KINDERHOOK–The Ichabod Crane School Board passed a motion this week calling on the governor and the legislature “to reexamine and amend Real Property Tax Law Section 458-a to equitably provide and fund the Alternative Veterans Exemption as applied to School District taxes.”
The board held a public hearing in November about the veterans exemption, which would give qualifying veterans in the school district a break on their school property tax. The exemption has existed on the state and county level for several years, and in 2013 the state extended the exemption to school districts. Each district must decide whether to approval the exemption and at what level.
The motion the school board adopted at its Tuesday, December 2 meeting did not say whether the board will approve the veterans exemption. The board has until March 1 to decide whether the tax exemption would take effect for the 2015-16 school year tax bills.
The motion lays out the problem by stating that “the application of the Alternative Veterans Exemption from school property taxes is not based on the needs of veterans and is not equitably funded, as the exemption would simply result in lower school property taxes for the qualified property owned by veterans and higher the tax rates for properties owned by non-veterans…”
The board is asking the state fund the shift in the tax burden that would affect non-veteran taxpayers if some level of exemption is given to the 652 veterans in the district.
Board member John Chandler agreed with the motion because he didn’t feel the exemption was something that a board of education should be deciding for the community. Board member Cheryl Trefzger echoed Mr. Chandler’s statement, saying, “I don’t think it’s the place for the Board of Education to decide.”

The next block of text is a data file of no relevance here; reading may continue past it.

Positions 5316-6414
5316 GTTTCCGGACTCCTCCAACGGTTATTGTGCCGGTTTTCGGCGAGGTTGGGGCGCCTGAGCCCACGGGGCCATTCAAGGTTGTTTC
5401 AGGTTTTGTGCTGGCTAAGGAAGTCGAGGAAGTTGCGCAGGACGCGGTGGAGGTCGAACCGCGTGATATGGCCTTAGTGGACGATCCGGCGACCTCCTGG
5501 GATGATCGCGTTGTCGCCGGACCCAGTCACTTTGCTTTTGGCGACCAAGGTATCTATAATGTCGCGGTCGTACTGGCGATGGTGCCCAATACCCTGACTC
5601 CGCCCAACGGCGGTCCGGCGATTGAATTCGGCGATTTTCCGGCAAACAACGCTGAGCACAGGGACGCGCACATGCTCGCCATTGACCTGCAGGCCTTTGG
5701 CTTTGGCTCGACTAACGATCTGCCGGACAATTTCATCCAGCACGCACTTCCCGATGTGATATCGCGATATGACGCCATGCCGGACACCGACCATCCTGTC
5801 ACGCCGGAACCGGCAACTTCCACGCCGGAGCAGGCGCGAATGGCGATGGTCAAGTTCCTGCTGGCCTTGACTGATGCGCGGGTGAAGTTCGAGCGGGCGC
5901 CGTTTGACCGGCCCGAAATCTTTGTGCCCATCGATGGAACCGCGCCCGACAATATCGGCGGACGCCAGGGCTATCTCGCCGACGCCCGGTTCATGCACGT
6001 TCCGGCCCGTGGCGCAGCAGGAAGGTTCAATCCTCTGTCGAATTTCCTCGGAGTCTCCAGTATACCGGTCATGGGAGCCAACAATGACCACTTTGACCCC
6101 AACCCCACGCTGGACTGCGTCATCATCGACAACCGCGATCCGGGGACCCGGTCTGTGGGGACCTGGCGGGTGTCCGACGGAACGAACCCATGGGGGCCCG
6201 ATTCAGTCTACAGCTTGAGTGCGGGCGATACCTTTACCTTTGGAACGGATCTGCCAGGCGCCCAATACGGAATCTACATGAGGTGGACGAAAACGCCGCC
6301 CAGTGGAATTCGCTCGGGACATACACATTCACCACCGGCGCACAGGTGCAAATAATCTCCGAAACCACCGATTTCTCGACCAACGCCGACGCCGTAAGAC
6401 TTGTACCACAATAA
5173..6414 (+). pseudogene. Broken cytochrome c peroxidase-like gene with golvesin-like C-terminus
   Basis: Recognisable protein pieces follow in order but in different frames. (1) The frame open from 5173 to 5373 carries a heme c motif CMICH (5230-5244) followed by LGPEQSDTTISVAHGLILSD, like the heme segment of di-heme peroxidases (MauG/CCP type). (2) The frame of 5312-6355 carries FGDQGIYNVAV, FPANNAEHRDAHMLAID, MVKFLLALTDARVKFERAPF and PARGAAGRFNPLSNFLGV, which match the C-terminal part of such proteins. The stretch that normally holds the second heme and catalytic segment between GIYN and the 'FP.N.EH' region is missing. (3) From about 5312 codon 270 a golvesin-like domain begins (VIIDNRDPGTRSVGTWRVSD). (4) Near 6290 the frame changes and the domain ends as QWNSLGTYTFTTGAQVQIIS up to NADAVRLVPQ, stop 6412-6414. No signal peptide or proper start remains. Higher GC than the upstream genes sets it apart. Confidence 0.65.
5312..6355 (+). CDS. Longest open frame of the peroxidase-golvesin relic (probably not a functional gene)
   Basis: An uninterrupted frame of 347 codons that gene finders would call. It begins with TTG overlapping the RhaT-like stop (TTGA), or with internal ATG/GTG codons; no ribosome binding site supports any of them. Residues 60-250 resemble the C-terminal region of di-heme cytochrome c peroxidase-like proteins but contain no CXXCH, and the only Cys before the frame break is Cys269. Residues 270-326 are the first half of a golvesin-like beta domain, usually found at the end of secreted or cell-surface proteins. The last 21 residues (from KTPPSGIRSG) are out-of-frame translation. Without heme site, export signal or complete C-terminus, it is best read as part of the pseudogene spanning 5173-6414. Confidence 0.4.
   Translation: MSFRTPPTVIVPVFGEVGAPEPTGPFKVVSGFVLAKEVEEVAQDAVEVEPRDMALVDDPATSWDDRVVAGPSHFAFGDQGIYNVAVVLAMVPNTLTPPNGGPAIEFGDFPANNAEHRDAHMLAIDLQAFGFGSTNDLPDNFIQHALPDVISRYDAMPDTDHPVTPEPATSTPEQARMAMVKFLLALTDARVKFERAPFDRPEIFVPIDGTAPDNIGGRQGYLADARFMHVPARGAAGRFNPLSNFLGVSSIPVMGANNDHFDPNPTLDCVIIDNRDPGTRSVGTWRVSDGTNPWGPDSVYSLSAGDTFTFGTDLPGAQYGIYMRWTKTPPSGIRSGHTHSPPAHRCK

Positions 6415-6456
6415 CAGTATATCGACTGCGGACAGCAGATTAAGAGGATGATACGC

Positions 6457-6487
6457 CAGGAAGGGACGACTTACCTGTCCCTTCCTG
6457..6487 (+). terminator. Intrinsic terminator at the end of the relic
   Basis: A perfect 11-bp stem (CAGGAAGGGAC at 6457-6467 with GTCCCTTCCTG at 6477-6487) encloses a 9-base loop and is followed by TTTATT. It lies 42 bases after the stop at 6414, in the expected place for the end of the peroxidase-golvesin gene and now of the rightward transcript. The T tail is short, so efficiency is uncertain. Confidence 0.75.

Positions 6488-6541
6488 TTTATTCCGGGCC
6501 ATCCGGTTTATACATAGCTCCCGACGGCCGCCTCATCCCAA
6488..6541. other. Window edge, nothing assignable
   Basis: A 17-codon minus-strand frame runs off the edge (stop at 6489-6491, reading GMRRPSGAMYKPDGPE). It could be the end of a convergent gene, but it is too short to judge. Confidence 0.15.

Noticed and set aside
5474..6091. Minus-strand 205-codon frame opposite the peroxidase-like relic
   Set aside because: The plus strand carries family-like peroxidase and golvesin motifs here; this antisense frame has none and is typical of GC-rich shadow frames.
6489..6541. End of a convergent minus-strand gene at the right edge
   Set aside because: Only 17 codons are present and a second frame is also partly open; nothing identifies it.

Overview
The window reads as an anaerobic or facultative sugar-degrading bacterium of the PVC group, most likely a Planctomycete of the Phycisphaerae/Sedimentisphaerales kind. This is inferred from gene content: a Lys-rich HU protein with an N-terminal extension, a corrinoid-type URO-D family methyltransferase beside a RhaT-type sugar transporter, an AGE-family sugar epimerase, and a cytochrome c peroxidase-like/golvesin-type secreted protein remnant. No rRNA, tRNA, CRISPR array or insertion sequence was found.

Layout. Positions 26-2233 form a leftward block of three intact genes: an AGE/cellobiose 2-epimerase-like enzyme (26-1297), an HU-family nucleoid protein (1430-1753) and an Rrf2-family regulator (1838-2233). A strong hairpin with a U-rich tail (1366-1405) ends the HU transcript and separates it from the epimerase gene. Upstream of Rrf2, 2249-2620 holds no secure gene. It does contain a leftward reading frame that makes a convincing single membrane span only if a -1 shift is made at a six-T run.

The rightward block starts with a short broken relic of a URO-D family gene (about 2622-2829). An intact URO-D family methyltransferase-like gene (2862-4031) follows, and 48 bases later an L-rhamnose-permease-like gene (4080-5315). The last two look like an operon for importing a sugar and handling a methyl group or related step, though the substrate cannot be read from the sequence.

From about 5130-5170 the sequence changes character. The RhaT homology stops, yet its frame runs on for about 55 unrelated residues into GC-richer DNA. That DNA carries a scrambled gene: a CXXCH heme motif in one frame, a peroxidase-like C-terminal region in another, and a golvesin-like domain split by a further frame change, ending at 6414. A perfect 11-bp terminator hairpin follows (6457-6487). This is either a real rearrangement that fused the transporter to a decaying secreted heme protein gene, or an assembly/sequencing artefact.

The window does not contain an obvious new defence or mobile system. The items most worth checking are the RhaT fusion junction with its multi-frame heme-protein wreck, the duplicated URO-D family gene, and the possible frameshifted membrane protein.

Board President Tony Welcome said that the legislature gave the decision to boards to decide because “they want us to be the good guys or the bad guys.”
Ms. Trefzger stressed that this motion passed to ask the state to reexamine the application of the exemption did not indicate the board had reached a decision on the exemption. “It doesn’t mean we are deciding yay or nay,” she said.
Peter Woodward, a local veteran, said there could be caps on the exemption and in some communities that have adopted the exemption the difference in taxes for properties is $10 to $25 a year. Germantown is the only school district in the county that has adopted the exemption.
Mr. Welcome said during the second public comment section of the meeting that school district Business Administrator Michael Brennan had come up with calculations for the difference in tax rates for non-veterans in the district. “My taxes would go up much more than $25 a year,” he said.
Bob Cramer, another local veteran, said of the exemption, “I don’t think we are asking for a lot.” He was upset with the board for trying to put responsibility for deciding on the exemption back on the state.
“The state gave you the authority to do this and you don’t want to do it,” he told the board.
Superintendent George Zini said the district “feels like this is the responsibility of the state to do.” And he and several board members said that it was not something for the board to decide on. Mr. Chandler also said that other school boards had passed similar motions.
The next regular school board meeting will be Tuesday, January 6 in the High School Library at 7 p.m.
To contact reporter Emilia Teasdale email firstname.lastname@example.org.